Funding

DA's time was supported by K23HL136657 (PI: Arigo); JM's time was supported by R01AG062605 (PI: Mogle).

Conflict of Interest

The authors declare that the research was conducted in the absence of any commercial or financial relationships that could be construed as a potential conflict of interest.

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Keywords: social comparison, within-person, ecological momentary assessment, daily diary, intensive longitudinal data, ambulatory assessment, social influence

Citation: Arigo D, Mogle JA, Brown MM, Pasko K, Travers L, Sweeder L and Smyth JM (2020) Methods to Assess Social Comparison Processes Within Persons in Daily Life: A Scoping Review. Front. Psychol. 10:2909. doi: 10.3389/fpsyg.2019.02909

Received: 15 September 2019; Accepted: 09 December 2019;
Published: 22 January 2020.

Edited by:

Sviatlana Kamarova, Curtin University, Australia

Reviewed by:

Sabine Glock, University of Wuppertal, Germany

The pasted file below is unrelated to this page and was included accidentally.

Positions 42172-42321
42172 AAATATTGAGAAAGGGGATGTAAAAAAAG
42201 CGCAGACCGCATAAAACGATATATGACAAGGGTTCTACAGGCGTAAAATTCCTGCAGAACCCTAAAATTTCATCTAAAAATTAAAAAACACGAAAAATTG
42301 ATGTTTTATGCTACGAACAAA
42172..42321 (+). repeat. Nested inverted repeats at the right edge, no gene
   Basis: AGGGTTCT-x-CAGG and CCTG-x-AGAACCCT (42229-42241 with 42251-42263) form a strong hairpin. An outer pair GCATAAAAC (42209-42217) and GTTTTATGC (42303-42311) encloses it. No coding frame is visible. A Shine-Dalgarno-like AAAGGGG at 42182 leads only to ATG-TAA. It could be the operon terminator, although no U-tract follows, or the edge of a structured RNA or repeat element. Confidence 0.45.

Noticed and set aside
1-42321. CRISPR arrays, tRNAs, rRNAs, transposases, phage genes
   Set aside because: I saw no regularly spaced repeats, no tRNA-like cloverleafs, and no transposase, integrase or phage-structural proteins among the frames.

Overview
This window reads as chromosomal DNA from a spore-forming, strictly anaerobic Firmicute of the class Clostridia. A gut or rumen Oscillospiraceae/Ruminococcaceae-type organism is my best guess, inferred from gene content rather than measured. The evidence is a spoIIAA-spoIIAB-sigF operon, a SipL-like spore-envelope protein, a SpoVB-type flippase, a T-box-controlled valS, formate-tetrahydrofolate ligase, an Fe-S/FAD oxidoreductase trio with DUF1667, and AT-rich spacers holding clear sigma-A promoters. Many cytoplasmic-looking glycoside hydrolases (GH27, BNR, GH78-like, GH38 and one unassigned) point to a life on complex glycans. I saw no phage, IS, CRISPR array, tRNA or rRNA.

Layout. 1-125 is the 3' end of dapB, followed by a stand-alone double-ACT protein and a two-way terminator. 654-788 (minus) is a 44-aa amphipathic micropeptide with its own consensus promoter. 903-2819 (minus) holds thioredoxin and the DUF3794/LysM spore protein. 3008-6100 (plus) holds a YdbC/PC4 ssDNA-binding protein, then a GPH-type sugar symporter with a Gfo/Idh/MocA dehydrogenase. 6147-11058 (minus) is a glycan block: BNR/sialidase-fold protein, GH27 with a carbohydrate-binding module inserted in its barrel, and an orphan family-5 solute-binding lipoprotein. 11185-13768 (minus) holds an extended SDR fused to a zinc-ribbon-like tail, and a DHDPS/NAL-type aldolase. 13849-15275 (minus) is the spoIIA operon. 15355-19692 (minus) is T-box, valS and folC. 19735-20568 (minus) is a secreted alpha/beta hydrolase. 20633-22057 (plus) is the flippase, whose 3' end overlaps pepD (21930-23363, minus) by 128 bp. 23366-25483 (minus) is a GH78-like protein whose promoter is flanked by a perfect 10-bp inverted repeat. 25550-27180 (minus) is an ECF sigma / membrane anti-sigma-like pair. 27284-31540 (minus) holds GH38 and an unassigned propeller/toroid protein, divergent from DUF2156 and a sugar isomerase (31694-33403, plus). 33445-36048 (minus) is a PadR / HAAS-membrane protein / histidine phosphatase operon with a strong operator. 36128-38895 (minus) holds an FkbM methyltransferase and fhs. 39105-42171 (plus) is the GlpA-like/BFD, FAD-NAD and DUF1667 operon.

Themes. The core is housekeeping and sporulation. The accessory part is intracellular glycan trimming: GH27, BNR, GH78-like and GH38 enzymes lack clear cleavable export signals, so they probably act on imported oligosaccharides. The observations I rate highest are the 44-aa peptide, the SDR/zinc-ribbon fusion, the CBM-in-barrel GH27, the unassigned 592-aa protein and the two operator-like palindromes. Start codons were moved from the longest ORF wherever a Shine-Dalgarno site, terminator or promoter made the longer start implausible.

Mateusz Wozniak, Monash University, Australia

Copyright © 2020 Arigo, Mogle, Brown, Pasko, Travers, Sweeder and Smyth. This is an open-access article distributed under the terms of the Creative Commons Attribution License (CC BY). The use, distribution or reproduction in other forums is permitted, provided the original author(s) and the copyright owner(s) are credited and that the original publication in this journal is cited, in accordance with accepted academic practice. No use, distribution or reproduction is permitted which does not comply with these terms.

*Correspondence: Danielle Arigo, arigo@rowan.edu